To examine further the relationship between ROS-mediated β-cleavage and the resistance of cells to oxidative stress, we sought to block β-cleavage of wtPrP and then assess cell viability upon exposure to ROS. We reasoned that the antibody SAF32 that binds to the octapeptide repeats may prevent β-cleavage. Cells expressing wtPrP were incubated in the presence of either antibody SAF32 or antibody 3F4 as control before exposure to Cu2+ and H2O2. Although the formation of C2 still occurred in cells incubated with 3F4, its production was significantly reduced by SAF32. Furthermore, cells incubated with SAF32 had a significantly lower viability when exposed to Cu2+ and H2O2 than cells exposed to either 3F4 or no antibody, providing further evidence that β-cleavage is involved in the cellular response to oxidative stress.
It is well documented that PrP−/− cells are more susceptible to oxidative damage and toxicity caused by ROS, implicating PrPC in the cellular response to oxidative stress [10,11]. However, the mechanism by which this is mediated is not known. Our observation that surface-biotinylated PrPC rapidly undergoes β-cleavage upon exposure of cells to ROS and that a failure of β-cleavage correlates with increased sensitivity of cells to oxidative stress provides the first direct evidence that β-cleavage may be a critical first step whereby PrPC protects cells against external oxidative stress . Consistent with this, cells expressing wtPrP have increased viability and glutathione peroxidase activity, with reduced intracellular free radicals when exposed to ROS compared with untransfected cells . These protective responses to ROS are not observed in the cells expressing PrPΔoct, which fails to undergo β-cleavage, or in cells expressing wtPrP, where β-cleavage is blocked by the binding of antibody SAF32 to the octapeptide repeats . The observation that ROS-mediated β-cleavage of PrP is defective in two disease-associated mutants, PG14 and A116V, adds further weight to the argument that prion diseases are, in part, due to the loss of a normal function of PrPC. If PrPC is not available to undergo ROS-mediated β-cleavage due to mutation for example, such as in PG14 and A116V, the normal cellular response to oxidative stress is compromised (Figure 1), which may in turn contribute to the neurodegeneration.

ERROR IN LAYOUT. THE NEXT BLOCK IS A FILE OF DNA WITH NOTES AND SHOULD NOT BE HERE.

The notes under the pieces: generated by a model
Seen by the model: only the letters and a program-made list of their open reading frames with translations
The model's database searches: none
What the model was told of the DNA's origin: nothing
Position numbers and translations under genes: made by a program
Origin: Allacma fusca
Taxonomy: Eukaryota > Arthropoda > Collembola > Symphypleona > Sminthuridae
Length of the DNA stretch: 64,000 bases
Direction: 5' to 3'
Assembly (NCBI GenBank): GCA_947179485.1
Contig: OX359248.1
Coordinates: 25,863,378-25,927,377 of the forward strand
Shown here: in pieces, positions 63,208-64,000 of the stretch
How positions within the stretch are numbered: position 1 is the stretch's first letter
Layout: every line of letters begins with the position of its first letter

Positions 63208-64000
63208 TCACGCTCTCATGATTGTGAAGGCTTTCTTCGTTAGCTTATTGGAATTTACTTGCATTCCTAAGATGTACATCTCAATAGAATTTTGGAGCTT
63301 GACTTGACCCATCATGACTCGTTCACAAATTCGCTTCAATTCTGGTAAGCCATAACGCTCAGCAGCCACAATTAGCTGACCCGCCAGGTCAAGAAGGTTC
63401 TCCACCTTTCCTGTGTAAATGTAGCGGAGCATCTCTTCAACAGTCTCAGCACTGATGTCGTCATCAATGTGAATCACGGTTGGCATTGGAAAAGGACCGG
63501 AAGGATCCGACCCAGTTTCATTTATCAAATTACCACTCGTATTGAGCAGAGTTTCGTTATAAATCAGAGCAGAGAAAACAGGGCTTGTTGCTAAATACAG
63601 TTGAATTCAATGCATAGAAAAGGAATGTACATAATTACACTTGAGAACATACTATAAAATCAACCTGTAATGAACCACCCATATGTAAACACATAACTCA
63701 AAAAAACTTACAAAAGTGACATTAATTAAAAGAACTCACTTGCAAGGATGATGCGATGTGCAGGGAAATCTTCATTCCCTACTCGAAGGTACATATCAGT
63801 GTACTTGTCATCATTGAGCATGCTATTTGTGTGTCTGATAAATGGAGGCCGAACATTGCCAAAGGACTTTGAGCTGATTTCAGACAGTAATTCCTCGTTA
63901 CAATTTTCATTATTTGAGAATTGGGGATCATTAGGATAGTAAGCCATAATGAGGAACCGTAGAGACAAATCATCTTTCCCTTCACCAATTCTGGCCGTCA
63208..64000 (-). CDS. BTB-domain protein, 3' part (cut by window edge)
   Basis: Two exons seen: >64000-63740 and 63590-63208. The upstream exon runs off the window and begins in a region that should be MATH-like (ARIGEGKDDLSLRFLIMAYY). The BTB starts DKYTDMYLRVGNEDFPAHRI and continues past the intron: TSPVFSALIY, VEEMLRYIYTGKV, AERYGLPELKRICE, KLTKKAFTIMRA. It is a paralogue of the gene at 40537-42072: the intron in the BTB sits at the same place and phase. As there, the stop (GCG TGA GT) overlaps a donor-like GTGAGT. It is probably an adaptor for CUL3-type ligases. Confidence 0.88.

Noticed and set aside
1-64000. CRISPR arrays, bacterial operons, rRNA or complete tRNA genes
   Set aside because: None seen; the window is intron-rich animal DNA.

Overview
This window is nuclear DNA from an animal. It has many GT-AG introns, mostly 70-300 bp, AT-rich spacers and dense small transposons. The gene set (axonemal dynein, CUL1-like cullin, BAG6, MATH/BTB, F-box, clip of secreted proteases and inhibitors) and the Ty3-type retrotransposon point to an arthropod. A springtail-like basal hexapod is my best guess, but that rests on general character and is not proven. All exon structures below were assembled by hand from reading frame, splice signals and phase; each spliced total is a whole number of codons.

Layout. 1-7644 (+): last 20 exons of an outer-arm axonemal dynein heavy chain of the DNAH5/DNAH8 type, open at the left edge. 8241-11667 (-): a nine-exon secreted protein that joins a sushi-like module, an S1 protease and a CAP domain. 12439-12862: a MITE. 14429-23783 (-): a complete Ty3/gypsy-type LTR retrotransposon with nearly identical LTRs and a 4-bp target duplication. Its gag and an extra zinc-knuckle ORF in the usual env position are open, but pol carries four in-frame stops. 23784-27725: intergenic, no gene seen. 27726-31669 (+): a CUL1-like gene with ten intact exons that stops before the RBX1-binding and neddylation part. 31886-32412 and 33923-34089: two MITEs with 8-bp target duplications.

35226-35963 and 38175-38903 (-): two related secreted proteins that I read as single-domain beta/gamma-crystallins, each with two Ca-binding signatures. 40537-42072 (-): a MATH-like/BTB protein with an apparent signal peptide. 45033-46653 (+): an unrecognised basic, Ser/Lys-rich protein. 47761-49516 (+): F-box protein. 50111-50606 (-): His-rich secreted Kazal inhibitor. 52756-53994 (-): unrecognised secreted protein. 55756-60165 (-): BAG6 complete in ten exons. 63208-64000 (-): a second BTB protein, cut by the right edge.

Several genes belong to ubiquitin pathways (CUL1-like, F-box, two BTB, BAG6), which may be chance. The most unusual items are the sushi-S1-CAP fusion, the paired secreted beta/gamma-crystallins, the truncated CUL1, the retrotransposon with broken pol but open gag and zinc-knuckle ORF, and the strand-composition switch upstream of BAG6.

Schematic representation showing the role of β-cleavage of PrPC in the cellular response to oxidative stress
Research Colloquia: Research Colloquia at BioScience2005, held at SECC Glasgow, U.K., 17–21 July 2005. Edited by F. Antoni (Edinburgh, U.K.), C. Cooper (Essex, U.K.) and M. Schweizer (Heriot-Watt, U.K.). The first five papers featured in this Section were presented as a part of the Free Radicals and Cyclic Nucleotide Signalling Pathways: Nitric Oxide, Reactive Oxygen Species, cAMP and cGMP Pfizer-Sponsored Research Colloquium.